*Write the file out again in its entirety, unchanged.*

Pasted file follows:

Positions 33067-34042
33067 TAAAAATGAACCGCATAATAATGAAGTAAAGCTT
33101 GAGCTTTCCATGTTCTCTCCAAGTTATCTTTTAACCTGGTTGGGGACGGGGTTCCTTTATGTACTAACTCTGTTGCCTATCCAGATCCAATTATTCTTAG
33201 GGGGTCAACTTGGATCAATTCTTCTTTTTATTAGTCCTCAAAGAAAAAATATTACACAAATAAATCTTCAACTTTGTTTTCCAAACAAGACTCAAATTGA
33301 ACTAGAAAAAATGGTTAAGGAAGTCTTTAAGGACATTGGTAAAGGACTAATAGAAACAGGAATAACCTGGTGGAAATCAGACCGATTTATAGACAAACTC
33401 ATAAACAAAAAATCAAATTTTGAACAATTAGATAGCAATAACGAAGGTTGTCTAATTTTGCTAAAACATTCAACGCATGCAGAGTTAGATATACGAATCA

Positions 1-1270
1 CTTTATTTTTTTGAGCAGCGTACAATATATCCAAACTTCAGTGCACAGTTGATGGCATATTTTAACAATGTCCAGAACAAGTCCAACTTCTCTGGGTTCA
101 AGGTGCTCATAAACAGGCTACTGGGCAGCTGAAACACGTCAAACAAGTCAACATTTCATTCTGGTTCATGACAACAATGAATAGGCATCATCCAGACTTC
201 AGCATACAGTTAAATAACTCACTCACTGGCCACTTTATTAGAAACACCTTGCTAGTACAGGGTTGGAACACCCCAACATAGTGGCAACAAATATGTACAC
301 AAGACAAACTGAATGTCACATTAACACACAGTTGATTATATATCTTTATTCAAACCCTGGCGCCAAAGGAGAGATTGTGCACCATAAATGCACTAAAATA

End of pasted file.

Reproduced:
Positions 33067-34042
33067 TAAAAATGAACCGCATAATAATGAAGTAAAGCTT
33101 GAGCTTTCCATGTTCTCTCCAAGTTATCTTTTAACCTGGTTGGGGACGGGGTTCCTTTATGTACTAACTCTGTTGCCTATCCAGATCCAATTATTCTTAG
33201 GGGGTCAACTTGGATCAATTCTTCTTTTTATTAGTCCTCAAAGAAAAAATATTACACAAATAAATCTTCAACTTTGTTTTCCAAACAAGACTCAAATTGA
33301 ACTAGAAAAAATGGTTAAGGAAGTCTTTAAGGACATTGGTAAAGGACTAATAGAAACAGGAATAACCTGGTGGAAATCAGACCGATTTATAGACAAACTC
33401 ATAAACAAAAAATCAAATTTTGAACAATTAGATAGCAATAACGAAGGTTGTCTAATTTTGCTAAAACATTCAACGCATGCAGAGTTAGATATACGAATCA

Positions 1-1270
1 CTTTATTTTTTTGAGCAGCGTACAATATATCCAAACTTCAGTGCACAGTTGATGGCATATTTTAACAATGTCCAGAACAAGTCCAACTTCTCTGGGTTCA
101 AGGTGCTCATAAACAGGCTACTGGGCAGCTGAAACACGTCAAACAAGTCAACATTTCATTCTGGTTCATGACAACAATGAATAGGCATCATCCAGACTTC
201 AGCATACAGTTAAATAACTCACTCACTGGCCACTTTATTAGAAACACCTTGCTAGTACAGGGTTGGAACACCCCAACATAGTGGCAACAAATATGTACAC
301 AAGACAAACTGAATGTCACATTAACACACAGTTGATTATATATCTTTATTCAAACCCTGGCGCCAAAGGAGAGATTGTGCACCATAAATGCACTAAAATA